We're on the cutting edge of using social media and near-real time collaboration tools (free) to learn and use GAE for free, and then blog on the process (also free). The price is obviously right, and the ease and transparency of sharing and witnessing are just about friction-free.
As Dion points out (and Dan Farber makes note), there are trade-offs between GAE and Amazon (AMZN) Web Services. And there are concerns to be evaluated and vetted over the application lifecycle remaining in the Google cloud, as Garett Rogers makes note.
But the process I'm witnessing here on Twitter is nothing short of breathtaking for its rapid, agile and productive online team approach (we are located all over) to web app development. Other Google services could be used, too, like Groups. And, of course, developers are well acquainted with other forms of collaboration such as CollabNet.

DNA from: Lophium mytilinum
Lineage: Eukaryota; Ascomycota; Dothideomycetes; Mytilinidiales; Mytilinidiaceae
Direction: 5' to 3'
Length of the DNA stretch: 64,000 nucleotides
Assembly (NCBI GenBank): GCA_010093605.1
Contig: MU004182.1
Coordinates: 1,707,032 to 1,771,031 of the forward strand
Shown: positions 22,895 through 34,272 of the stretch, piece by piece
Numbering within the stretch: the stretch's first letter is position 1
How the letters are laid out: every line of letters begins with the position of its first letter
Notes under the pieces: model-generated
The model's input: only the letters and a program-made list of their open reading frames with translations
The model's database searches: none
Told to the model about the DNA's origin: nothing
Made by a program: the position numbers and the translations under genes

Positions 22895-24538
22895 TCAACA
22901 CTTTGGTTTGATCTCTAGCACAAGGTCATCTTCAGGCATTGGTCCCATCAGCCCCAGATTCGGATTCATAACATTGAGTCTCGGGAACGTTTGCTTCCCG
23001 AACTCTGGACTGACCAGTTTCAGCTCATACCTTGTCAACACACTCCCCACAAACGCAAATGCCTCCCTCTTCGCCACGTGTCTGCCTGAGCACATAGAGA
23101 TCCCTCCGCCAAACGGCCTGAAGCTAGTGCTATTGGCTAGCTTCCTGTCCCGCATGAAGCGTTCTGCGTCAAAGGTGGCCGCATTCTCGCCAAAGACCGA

If even for minor apps, services, or for prototyping development of subsets of large projects, this is all very compelling. I'm fascinated by how developers will use GAE within existing projects and processes. GAE will not be used in isolation, I suspect, but will be a powerful tool in the WOA quiver. And that may also prompt more use of GAE as the end-all, be-all for more and more apps.
I know a lot of people use Amazon as a test bed for their apps. Google App Engine will be very attractive for that too.
But what Google can soon bring to the table is an ability to put these apps and services in front of a ton of other developers and huge potential audiences of end users and consumers. Google has clout of scale, metadata and reach that Amazon does not.
Like others, I hope that Google adds more tools to Python on GAE, like Ruby. I also hope they find a way to port parts or all of the apps off of GAE. Perhaps for a cost, you could choose to not only deploy via the Google cloud, but perhaps get the basic script and code for extraction and use elsewhere, or for mixed-purpose development.